380 South Lamar Street
Jackson, MS 39201
Tuesday - Saturday
10 AM - 5 PM
noon - 5 PM
The photographs taken by Eudora Welty (1909-2001) more than years ago are a testament to the endurance of people during the Great Depression and to Welty’s abilities as a photographer. This exhibition takes a closer look at the women who caught her eye, from carefully-posed and stoic figures to candid shots of everyday life during the Great Depression. One of Welty’s strengths as a photographer was her ability to capture real moments in life. She photographed women, men, and children sympathetically and unerringly. Though she did not necessarily show a preference towards women as her subjects, many of her most iconic photographs feature women and groups of women. Their sense of community went in tandem with their independence and strength during the Great Depression, perhaps reflecting Welty’s own foray into the professional world during a time of uncertainty and unrest.
Artwork: Eudora Welty (1909-2001), Old midwife (Ida M’Toy), Jackson, 1936 negative, contemporary print. gelatin silver print. Collection of the Mississippi Museum of Art, Jackson. Purchase, with funds from Mary Mhoon Endowment, 1981.250. Copyright ©Eudora Welty, LLC; Courtesy Eudora Welty Collection – Mississippi Department of Archives and History.
GALLERY HOURS: Monday-Friday, 10 AM-4 PM
Free to the public
This exhibition is part of Art Across Mississippi: Twelve Exhibitions, Twelve Communities.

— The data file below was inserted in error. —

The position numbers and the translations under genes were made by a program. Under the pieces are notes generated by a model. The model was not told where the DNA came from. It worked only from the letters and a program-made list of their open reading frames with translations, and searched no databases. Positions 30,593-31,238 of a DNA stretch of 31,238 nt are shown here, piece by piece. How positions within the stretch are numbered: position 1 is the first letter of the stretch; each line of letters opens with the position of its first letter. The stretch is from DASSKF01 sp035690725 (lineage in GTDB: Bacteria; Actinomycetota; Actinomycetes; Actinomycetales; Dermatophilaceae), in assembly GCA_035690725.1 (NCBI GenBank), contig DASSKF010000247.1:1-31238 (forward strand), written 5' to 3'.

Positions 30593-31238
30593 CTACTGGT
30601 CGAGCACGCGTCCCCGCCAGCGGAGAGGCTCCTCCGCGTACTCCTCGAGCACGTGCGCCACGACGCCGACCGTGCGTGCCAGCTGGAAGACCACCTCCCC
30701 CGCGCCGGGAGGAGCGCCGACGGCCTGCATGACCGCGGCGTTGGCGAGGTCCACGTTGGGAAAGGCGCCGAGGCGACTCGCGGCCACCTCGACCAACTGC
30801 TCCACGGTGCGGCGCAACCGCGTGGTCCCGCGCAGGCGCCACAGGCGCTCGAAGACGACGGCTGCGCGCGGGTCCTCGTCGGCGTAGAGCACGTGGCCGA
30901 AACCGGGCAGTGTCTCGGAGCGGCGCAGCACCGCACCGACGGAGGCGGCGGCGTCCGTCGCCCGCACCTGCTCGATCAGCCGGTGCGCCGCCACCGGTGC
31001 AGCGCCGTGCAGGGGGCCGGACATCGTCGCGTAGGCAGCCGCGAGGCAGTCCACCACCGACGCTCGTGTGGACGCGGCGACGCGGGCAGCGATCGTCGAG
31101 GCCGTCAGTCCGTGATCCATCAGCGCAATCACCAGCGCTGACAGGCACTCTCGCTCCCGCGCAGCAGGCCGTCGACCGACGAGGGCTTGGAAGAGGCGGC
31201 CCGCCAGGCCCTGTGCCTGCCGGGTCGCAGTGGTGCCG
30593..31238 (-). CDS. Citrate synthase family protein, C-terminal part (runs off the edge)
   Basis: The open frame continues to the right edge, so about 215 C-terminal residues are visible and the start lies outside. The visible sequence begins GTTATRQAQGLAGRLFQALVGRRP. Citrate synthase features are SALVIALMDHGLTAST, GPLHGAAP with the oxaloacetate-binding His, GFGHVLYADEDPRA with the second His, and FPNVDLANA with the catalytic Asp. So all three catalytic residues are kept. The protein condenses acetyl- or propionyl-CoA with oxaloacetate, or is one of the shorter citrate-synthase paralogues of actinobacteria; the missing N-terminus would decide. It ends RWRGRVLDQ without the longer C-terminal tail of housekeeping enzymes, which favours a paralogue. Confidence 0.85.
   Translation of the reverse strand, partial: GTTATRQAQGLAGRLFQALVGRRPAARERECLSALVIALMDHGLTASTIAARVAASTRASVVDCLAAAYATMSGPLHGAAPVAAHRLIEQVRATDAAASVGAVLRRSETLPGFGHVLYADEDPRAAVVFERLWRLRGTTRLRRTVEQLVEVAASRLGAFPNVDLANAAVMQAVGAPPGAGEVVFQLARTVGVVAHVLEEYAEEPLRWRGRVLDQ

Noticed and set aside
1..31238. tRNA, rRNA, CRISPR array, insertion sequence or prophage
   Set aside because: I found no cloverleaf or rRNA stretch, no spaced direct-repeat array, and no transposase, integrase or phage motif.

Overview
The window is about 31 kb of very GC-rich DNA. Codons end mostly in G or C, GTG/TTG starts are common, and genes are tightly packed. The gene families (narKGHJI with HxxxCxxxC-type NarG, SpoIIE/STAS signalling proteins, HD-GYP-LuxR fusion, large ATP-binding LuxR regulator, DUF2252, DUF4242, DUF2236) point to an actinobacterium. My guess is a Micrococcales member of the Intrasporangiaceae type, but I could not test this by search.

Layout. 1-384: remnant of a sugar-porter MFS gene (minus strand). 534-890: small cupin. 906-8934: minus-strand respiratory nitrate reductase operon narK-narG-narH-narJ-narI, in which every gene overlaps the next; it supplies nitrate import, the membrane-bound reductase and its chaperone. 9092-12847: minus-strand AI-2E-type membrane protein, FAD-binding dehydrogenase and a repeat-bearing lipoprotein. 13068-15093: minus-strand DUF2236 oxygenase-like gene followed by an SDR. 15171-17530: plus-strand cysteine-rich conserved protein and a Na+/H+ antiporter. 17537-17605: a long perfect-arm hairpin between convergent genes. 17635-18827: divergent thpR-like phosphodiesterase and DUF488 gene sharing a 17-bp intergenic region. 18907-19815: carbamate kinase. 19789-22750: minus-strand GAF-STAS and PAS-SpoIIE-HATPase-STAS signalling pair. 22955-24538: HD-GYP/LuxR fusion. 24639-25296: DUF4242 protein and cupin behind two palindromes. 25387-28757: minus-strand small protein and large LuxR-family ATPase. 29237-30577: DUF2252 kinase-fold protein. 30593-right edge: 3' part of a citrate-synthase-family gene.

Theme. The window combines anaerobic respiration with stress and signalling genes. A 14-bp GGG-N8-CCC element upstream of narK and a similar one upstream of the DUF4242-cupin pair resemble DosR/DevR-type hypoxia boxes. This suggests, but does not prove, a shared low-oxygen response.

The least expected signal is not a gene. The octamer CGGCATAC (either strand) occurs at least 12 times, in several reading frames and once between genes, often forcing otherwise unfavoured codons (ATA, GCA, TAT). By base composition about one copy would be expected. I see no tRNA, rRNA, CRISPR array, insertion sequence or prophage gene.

To celebrate Mississippi’s bicentennial year, the Mississippi Museum of Art has curated exhibitions from its permanent collection for twelve host venues across the state. These exhibitions feature artworks by regionally acclaimed artists–past and present–including Walter Anderson, William Dunlap, William Ferris, Ke Francis, Marie Hull, Hystercine Rankin, and Sulton Rogers, among many others. Art Across Mississippi: Twelve Exhibitions, Twelve Communities provides residents throughout the state the opportunity to enjoy high-quality exhibitions from the Museum’s permanent collection in their own communities and reflect on the rich heritage of Mississippi’s visual arts while contemplating the meaning of the bicentennial moment.
Art Across Mississippi exhibitions are on view throughout the state at various locations between May 2017 and May 2018. These traveling presentations are companions to Picturing Mississippi, 1817-2017: Land of Plenty, Pain, and Promise, a landmark exhibition more than 175 artworks interpreting the state’s rich artistic legacy over two centuries, brought home to the Museum in Jackson. Picturing Mississippi is now on view through July 8, 2018 at the Mississippi Museum of Art.
The Mississippi Museum of Art and its programs are sponsored in part by the city of Jackson and Visit Jackson. Support is also provided in part by funding from the Mississippi Arts Commission, a state agency, and in part by the National Endowment for the Arts, a federal agency. Bicentennial exhibitions created by the Mississippi Museum of Art are supported by the Robert M. Hearin Support Foundation and the state of Mississippi, through the Mississippi Department of Archives and History. Additional support is provided by